Progressive theorists and activists insist that contemporary capitalism is deeply flawed from a normative point of view. However, most accept the liberal egalitarian thesis that the serious shortcomings of market societies (financial excess, inequality, and so on) could be overcome with proper political regulation. Building on Marx's legacy, Tony Smith argues in Beyond Liberal Egalitarianism that advocates of this thesis (Rawls, Habermas, Stiglitz, et al.) lack an adequate concept of capital and the state. These theorists also fail to comprehend new developments in world history ensuring that the 'destructive' aspects of capitalism increasingly outweigh whatever 'creative' elements it might continue to possess. Smith concludes that a normative social theory adequate to the twenty-first century must explicitly and unequivocally embrace socialism.
Tony Smith, Ph.D. State University of New York at Stony Brook (1980), is Professor of Philosophy at Iowa State University. Professor Smith’s books include The Logic of Marx’s Capital (SUNY, 1990), Technology and Capital (SUNY, 2000) and Globalisation (Brill, 2005).
"The appearance of this book, especially in the current era of the dominance of normative social and political theory in departments of analytic philosophy, is most welcome." - Arash Abazari, Sharif University of Technology, in: Journal of Moral Philosophy 18/2 (2021)
Preface List of Figures
1 Liberal Egalitarianism Introduction Well-being Autonomous Agency Access to Resources The Development of Essential Capabilities Democratic Will-Formation
2 Towards a Liberal Egalitarian Normative Theory of Institutions The Household Market Production and Distribution The State Civil Society: The Public Sphere and Voluntary Associations The Regime of Global Governance
3 Misunderstandings, False Starts, Further Questions Some Marxian Objections to Liberal Egalitarianism Liberal Egalitarian Criticisms of Marx Conclusion
4 The Beginning Level of Marxian Theory The Beginning Level of Theoretical Abstraction (1): The Commodity, Value, Abstract Labour The Beginning Level of Theoretical Abstraction (2): Money Normative Considerations Conclusion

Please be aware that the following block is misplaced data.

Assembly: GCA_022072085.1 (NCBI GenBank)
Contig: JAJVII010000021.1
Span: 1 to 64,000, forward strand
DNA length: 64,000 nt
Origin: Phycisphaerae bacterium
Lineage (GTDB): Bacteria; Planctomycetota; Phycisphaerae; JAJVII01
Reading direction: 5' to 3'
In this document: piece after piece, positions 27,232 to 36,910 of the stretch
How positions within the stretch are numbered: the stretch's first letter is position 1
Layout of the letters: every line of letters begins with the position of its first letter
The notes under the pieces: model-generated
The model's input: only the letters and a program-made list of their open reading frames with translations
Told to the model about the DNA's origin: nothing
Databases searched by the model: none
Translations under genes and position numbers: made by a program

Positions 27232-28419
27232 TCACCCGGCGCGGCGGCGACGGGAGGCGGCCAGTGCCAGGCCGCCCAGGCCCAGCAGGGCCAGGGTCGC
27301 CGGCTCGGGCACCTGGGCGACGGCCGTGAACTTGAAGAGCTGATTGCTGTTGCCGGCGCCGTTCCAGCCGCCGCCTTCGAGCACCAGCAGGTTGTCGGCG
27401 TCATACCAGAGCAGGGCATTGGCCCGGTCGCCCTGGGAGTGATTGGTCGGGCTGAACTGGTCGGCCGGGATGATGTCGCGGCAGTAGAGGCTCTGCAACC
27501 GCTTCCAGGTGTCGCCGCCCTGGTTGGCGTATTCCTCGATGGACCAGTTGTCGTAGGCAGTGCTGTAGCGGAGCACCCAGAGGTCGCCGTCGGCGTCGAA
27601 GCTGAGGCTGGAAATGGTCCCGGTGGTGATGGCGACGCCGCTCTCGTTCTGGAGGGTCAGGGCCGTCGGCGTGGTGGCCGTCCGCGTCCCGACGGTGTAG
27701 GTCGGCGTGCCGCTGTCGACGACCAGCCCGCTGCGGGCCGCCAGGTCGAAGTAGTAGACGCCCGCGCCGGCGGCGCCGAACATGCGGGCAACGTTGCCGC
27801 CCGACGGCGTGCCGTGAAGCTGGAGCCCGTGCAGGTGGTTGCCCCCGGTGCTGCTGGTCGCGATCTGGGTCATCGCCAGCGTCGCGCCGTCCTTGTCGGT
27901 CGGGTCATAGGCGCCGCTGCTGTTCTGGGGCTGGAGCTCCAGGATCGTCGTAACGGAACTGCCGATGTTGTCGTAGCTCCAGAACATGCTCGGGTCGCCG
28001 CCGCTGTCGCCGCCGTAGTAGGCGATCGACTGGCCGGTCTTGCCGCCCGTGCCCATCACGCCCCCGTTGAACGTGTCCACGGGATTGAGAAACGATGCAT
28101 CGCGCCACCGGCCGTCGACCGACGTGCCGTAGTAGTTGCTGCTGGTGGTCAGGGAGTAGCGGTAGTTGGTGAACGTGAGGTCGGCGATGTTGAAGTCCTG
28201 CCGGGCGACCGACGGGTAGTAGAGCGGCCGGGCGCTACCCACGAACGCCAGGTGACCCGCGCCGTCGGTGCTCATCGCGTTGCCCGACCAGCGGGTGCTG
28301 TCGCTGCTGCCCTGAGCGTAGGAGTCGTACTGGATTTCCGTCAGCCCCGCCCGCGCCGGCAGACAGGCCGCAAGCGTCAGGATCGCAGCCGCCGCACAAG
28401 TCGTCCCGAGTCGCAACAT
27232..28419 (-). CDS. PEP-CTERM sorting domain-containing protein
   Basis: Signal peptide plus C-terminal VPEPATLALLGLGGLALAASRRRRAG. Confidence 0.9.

5 Marx’s Concept of Capital Marx’s Concept of Capital (1): Capital as a ‘Dominant Subject’ Ontological and Normative Implications of the General Formula of Capital Normative Implications Marx’s Concept of Capital (2): Capital as a ‘Pseudo-Subject’
6 Human Flourishing and the Structural Tendencies of Capitalism The Capital/Wage Labour Relationship Overaccumulation Crises Financial Crises Environmental Crises Severe Global Inequality and Poverty Conclusion
7 A Liberal Egalitarian Response to the Marxian Challenge The Critique of Economism A Reform Agenda
8 Towards A Marxian Theory of ‘The Political’ Five Theses on the Capitalist State A Critical Examination of Liberal Egalitarian Proposals Conclusion
9 Competing Perspectives on Neoliberalism A Liberal Egalitarian Narrative Beyond Liberal Egalitarianism: A Marxian Critique of Neoliberalism Conclusion
10 Two Modified Versions of Liberal Egalitarianism ‘Neo-Schumpeterian’ Liberal Egalitarianism The Normative Promise of ‘Commons-Based Peer Production’
11 Modified Liberal Egalitarianism and the Present Moment in World History Prospects for a New ‘Golden Age’ The Prospects of Commons-Based Peer Production Conclusion
12 Property-Owning Democracy: A Liberal Egalitarianism Beyond Capitalism? Property-Owning Democracy (1) Property-Owning Democracy (2) Property-Owning Democracy (3)
13 Beyond Liberal Egalitarianism The Argument Thus Far Beyond Liberal Egalitarianism
Academic libraries; advanced undergraduates; graduate students; faculty in philosophy and the social sciences interested in normative social theory, Marxian thought, the crisis of neoliberalism, and critiques of political economy.